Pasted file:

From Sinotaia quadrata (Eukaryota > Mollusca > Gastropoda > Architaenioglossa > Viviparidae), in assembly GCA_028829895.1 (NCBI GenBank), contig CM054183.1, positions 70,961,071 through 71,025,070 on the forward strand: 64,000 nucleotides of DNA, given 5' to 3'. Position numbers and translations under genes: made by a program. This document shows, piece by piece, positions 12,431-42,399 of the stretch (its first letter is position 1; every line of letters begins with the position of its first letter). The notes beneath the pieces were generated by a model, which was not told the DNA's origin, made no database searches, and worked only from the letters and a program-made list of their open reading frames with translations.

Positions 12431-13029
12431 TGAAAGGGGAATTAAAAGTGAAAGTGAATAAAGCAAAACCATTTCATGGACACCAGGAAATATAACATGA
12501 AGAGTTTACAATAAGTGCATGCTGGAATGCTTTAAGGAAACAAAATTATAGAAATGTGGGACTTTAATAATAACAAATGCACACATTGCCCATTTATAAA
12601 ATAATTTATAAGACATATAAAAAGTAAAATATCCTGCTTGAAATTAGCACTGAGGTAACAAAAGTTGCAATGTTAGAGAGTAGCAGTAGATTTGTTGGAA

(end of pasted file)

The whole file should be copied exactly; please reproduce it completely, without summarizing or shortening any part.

From Sinotaia quadrata (Eukaryota > Mollusca > Gastropoda > Architaenioglossa > Viviparidae), in assembly GCA_028829895.1 (NCBI GenBank), contig CM054183.1, positions 70,961,071 through 71,025,070 on the forward strand: 64,000 nucleotides of DNA, given 5' to 3'. Position numbers and translations under genes: made by a program. This document shows, piece by piece, positions 12,431-42,399 of the stretch (its first letter is position 1; every line of letters begins with the position of its first letter). The notes beneath the pieces were generated by a model, which was not told the DNA's origin, made no database searches, and worked only from the letters and a program-made list of their open reading frames with translations.

Positions 12431-13029
12431 TGAAAGGGGAATTAAAAGTGAAAGTGAATAAAGCAAAACCATTTCATGGACACCAGGAAATATAACATGA
12501 AGAGTTTACAATAAGTGCATGCTGGAATGCTTTAAGGAAACAAAATTATAGAAATGTGGGACTTTAATAATAACAAATGCACACATTGCCCATTTATAAA
12601 ATAATTTATAAGACATATAAAAAGTAAAATATCCTGCTTGAAATTAGCACTGAGGTAACAAAAGTTGCAATGTTAGAGAGTAGCAGTAGATTTGTTGGAA